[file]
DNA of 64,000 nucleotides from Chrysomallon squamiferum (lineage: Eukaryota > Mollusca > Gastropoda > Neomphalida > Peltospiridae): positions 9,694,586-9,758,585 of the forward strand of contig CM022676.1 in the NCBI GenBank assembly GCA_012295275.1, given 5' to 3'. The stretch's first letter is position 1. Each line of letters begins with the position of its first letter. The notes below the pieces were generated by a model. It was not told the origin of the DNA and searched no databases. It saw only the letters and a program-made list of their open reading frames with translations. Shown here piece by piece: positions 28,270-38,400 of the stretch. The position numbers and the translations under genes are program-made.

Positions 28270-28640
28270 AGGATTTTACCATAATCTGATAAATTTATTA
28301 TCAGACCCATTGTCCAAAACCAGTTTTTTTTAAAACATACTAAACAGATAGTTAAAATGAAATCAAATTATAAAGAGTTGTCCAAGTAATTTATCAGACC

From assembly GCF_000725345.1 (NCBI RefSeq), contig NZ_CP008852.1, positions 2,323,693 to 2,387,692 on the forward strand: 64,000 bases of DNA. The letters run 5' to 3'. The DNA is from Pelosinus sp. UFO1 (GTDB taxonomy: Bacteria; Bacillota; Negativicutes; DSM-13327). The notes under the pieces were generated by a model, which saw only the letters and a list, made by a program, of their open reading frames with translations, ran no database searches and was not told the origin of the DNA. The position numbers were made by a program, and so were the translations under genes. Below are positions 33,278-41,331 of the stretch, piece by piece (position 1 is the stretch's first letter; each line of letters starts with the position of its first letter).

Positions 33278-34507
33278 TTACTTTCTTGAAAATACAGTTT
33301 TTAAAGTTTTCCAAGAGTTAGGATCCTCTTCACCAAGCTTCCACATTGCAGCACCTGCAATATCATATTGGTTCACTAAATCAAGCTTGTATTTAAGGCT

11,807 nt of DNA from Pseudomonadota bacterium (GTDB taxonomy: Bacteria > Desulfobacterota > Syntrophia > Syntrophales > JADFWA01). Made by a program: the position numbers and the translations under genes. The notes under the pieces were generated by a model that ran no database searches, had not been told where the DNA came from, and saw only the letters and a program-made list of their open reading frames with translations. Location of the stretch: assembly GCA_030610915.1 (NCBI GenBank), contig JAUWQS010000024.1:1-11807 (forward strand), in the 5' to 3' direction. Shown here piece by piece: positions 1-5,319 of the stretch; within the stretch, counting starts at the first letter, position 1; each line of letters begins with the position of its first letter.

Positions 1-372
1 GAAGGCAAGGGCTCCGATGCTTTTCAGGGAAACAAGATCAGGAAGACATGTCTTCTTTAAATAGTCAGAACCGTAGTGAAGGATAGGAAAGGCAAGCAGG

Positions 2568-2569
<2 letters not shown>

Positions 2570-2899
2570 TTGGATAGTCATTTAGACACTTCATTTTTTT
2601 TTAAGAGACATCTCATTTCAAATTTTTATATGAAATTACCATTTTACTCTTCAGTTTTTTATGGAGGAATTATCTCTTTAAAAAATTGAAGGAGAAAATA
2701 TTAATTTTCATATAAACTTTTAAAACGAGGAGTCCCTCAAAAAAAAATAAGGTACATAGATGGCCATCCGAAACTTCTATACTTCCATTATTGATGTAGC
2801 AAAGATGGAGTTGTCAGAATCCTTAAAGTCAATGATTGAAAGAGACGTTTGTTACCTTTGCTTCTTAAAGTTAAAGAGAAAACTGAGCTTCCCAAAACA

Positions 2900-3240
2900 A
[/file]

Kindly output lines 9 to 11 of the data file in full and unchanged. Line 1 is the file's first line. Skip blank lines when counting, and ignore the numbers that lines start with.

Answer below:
11,807 nt of DNA from Pseudomonadota bacterium (GTDB taxonomy: Bacteria > Desulfobacterota > Syntrophia > Syntrophales > JADFWA01). Made by a program: the position numbers and the translations under genes. The notes under the pieces were generated by a model that ran no database searches, had not been told where the DNA came from, and saw only the letters and a program-made list of their open reading frames with translations. Location of the stretch: assembly GCA_030610915.1 (NCBI GenBank), contig JAUWQS010000024.1:1-11807 (forward strand), in the 5' to 3' direction. Shown here piece by piece: positions 1-5,319 of the stretch; within the stretch, counting starts at the first letter, position 1; each line of letters begins with the position of its first letter.

Positions 1-372
1 GAAGGCAAGGGCTCCGATGCTTTTCAGGGAAACAAGATCAGGAAGACATGTCTTCTTTAAATAGTCAGAACCGTAGTGAAGGATAGGAAAGGCAAGCAGG